Labels can feel limiting and can help perpetuate stereotypes. Like when you hear the word “pastor” and conclude that the person is Type A controlling. I mean, it’s kinda true but must there be a sting?
Labels can also be freeing.
That’s what I’ve experienced over the last couple of months as I’ve attempted to regularly unpack community, one of my core values, through writing. It has now become the exploration of life as a third culture kid. It’s really K’s fault.
K and I met in photography class our Freshmen year of college. We attended a Liberal Arts school in Southwest Michigan and as we were figuring out what to major in, we both took Intro to Photography. We are also both black with the last name Lawrence, so we were a bit more motivated to get to know each other. Finding out both our dads are Jamaican, got us questioning if, indeed, we may be cousins. We have yet to achieve full clarity on that point. We have achieved more clarity on the writing front and, for now, that’s more important.
In June of this year, we decided to intentionally help each other figure out and stick to our writing goals. During one of our weekly check-ins, I confessed that while I like people and while community is a core value, I so often want to be alone and have to talk myself into accepting a friend’s invitation to hang out. My writing the day before had specifically ended this way:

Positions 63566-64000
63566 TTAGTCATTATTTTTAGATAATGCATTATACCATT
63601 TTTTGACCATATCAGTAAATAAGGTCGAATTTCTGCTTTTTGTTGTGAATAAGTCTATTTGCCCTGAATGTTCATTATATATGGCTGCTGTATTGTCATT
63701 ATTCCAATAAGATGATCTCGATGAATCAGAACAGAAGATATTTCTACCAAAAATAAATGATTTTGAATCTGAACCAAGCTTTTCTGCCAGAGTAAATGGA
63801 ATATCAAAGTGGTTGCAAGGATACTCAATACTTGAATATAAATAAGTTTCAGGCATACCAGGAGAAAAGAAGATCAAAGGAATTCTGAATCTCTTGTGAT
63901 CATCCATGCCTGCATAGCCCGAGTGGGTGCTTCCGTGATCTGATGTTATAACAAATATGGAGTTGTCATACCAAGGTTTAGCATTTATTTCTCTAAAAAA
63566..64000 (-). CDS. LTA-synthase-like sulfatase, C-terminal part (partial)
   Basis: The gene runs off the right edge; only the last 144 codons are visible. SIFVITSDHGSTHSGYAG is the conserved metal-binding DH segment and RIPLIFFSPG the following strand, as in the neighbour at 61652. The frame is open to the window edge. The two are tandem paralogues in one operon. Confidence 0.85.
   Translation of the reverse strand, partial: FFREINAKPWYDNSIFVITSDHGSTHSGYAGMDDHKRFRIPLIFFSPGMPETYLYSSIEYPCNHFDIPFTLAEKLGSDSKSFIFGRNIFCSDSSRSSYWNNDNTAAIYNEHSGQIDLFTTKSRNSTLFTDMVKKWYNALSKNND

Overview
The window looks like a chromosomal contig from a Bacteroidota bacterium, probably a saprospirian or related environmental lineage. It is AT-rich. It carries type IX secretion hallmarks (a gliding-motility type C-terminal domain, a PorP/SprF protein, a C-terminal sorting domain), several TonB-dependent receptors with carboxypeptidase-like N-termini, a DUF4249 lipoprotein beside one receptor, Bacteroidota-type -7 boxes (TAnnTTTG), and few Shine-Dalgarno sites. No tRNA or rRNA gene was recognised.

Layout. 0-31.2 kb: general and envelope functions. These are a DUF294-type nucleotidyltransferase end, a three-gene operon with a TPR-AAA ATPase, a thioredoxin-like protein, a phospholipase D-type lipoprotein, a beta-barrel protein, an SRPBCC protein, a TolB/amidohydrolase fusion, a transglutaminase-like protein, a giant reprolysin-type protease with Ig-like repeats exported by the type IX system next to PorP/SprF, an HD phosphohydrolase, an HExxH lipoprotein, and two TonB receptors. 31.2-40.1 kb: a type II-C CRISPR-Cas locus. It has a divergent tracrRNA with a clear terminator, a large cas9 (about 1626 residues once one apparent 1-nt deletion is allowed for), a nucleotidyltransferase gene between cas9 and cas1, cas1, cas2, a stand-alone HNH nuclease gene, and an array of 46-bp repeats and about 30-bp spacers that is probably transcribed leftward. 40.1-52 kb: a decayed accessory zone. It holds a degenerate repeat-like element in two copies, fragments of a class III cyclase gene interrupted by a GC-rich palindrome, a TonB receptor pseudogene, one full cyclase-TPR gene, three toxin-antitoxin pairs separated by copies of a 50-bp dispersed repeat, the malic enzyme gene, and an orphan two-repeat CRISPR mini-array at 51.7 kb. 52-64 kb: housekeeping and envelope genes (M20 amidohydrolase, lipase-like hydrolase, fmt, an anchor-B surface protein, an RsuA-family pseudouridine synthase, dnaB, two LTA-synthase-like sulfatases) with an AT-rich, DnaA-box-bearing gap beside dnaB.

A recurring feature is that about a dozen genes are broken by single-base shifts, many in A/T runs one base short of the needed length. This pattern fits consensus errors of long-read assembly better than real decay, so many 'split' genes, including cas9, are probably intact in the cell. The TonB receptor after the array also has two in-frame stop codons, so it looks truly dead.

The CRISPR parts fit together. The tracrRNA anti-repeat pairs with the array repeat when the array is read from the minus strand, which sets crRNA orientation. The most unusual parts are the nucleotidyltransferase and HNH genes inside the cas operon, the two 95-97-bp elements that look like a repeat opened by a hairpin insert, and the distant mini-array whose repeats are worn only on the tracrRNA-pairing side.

The community I crave and attempt here and there to create and retain isn’t as evident as I’d hoped. Am I not working hard enough to establish and keep it? Am I expecting too much for my stage of life? Is it closer than I think? If it existed in a way I could clearly identify and celebrate, what would that look like?
I don’t know. Truth is, I want more time to myself.
How is it that I want something, need something, yet block it?
As I explained this to Karla, she laughed, co-signed on my introverted way, and then gave me an assignment based on her own writing research. “Write on the following prompt,” she suggested. “Tell me about your relationship with friendship growing up.”
The next day’s writing time is the most painful writing time I’ve experienced in a while. The words flowed. The painful part was the content which was both surprising and sad. My history of friendship quickly revealed itself as a history of loss.
Have you been doing any life exploration lately? Maybe you’re using writing, too. Where has your journey taken you so far? Check back for installments of “Figuring It Out” at least twice a week. Share the link with a friend.